Of high concern will also be authentication and access control. Since wireless electricity when originated like in current prototypes is turned on literally any device that is in reach of the signal can charge from it. I’m not sure whether multiple devices receiving the signal will cause additional usage of power from the source. They may also reduce the strength of the signal for all other receivers which if true means that your immediate neighbors could easily leach off of your power. Although wireless Internet signals went mainstream without any decent type of encryption in place they were typically associated with sources that allowed unlimited data transfer which meant wireless Internet theft really only drew resources away from the source device but didn’t cause any associated additional unit cost to the owner of the wireless access point. Of course in aggregate a unit cost to upgrade to a higher speed service existed but this didn’t affect the vast majority people. If additional users of broadcast wireless electricity cause the source device to increase its power throughput in a similar fashion there may be a direct unit cost to the owner who will experience a higher power bill in the following month. If this is the case finding a way to limit usage to a controlled group of receivers will be critical before a solution can go into mainstream production. This doesn’t seem easy considering the broadcast model and no apparent need for communication from the receiving device back to the source device (unlike in the wireless Internet signal model) with wireless power.
In terms of social benefit (since I’ve spent my focus so far considering commercial applications and strategy) I see several opportunities that we must hold high in our list of intentions for the technology that enables whatever solution we end of reaching:
Emergencies: Wireless power over long distances should remove many of the break points in power service that are caused by natural disasters that take down physical transmission lines. Using wireless power as an alternative power source just for emergencies might allow a central power source to bring local power sub-stations back on line instantly when major trunk lines are disabled.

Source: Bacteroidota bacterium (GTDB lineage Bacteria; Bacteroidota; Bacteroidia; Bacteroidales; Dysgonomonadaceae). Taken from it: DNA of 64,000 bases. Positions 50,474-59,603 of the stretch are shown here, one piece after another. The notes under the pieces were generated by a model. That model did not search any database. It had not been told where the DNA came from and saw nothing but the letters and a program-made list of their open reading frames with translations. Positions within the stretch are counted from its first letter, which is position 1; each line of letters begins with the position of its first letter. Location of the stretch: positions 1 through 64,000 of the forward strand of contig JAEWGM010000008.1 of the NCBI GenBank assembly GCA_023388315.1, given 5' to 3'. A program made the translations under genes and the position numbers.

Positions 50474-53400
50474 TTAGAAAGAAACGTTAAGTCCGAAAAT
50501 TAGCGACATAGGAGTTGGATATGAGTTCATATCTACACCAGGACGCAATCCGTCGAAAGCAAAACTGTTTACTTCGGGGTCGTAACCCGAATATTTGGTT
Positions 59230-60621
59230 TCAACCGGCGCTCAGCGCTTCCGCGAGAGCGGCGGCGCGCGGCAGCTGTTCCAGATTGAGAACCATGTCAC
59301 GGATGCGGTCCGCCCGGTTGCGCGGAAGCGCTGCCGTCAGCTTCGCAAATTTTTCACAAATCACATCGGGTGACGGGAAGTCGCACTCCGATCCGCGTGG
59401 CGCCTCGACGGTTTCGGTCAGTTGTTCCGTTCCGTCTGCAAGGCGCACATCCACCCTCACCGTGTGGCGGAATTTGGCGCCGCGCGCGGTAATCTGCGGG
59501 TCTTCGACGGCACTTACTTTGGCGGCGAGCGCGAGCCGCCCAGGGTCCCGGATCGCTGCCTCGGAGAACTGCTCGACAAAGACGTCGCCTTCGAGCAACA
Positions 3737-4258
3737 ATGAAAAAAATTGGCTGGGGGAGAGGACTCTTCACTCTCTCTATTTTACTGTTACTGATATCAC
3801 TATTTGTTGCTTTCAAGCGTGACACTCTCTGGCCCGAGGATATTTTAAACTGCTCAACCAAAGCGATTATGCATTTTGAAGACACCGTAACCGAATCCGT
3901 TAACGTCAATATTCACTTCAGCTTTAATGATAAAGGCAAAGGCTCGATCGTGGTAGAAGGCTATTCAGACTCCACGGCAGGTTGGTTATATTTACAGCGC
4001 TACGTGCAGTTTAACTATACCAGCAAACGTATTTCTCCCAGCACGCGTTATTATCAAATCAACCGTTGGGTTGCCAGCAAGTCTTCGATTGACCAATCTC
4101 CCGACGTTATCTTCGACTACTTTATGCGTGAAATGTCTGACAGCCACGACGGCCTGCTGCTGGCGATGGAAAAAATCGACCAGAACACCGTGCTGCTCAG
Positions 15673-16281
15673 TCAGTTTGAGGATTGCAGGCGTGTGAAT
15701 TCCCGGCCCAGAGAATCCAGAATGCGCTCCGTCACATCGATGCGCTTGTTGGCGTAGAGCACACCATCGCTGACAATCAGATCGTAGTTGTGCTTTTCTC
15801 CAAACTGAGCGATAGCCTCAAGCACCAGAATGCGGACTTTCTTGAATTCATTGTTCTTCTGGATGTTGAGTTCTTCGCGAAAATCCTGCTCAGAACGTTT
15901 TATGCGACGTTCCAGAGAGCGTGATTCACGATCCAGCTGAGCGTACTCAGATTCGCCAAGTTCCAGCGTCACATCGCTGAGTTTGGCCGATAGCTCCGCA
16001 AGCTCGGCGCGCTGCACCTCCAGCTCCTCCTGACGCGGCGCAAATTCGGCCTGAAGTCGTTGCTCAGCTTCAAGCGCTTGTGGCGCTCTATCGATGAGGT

Safety: Countless accidents caused by the necessity of power transmission lines could be eliminated. Physical power chords are some of the last things we have running all over our houses and offices these days and they spend a lot of their time among our feet and near our water sources where they are most likely to cause problems.
Beauty: Power lines are most frequently run through the air where they serve little other purpose other than being a great resting place for shoes whose laces have been tied together and for birds who intend to poop on us from a fixed vantage point. Among our houses and offices the wire managers and conduits that move wires around are constantly being adjusted in an attempt to make them more discrete already.
Poverty: Moving power through the air may make it more cost efficient than the current implementation which requires a lot of resources of wood, metal, rubber, and land to get it from point a to point b. Areas of the world that it has been just too difficult to get reliable power to previously may be easily powered without the need for wires. Historically we know that the access to a reliable power infrastructure is a key component in stimulating developing countries’ economies.
Political Power & War: Moving power through the air may make it more difficult for military targeting of key power distribution resources as they won’t be as visible as they are now and they won’t follow any key distribution lines. After an attack power could be restored more quickly from an alternative source station that re-powered the air from a different point whether provided by the country affected or by emergency relief efforts from allies.
My Peace of Mind: Power chords are so 1800s and they’re cramping my style. Everything else I do today is free from wires, except my tightrope walking habit (my fake tightrope walking habit that is), so it sure would be nice to cut that electric wire away without worry of being shocked back to the century that invented it. Set me free!
Update 1/13/2009: Last week Palm announced wireless electricity as part of their new charging base for the Palm Pre to be released around March of 2009. The device’s Touchstone base will be sold separately and uses the basic process of induction to turn electric current into magnetism then back into electric current. The Touchstone base (like a shaver I bought back in 2001) claims to charge “wirelessly through the air” when in fact the charging base and the device actually touch directly. Having the two components touch isn’t required as part of the transfer of energy but it is required to minimize the distance between the sending and the receiving devices. As I’ve mentioned above, new developments focus primarily on using this same principle over a more helpful distance (larger than two millimeters ) of five to twenty-five feet where the challenge becomes focus, sensitivity, and tuning to preserve the energy in the transfer and prevent damage to anything along the way.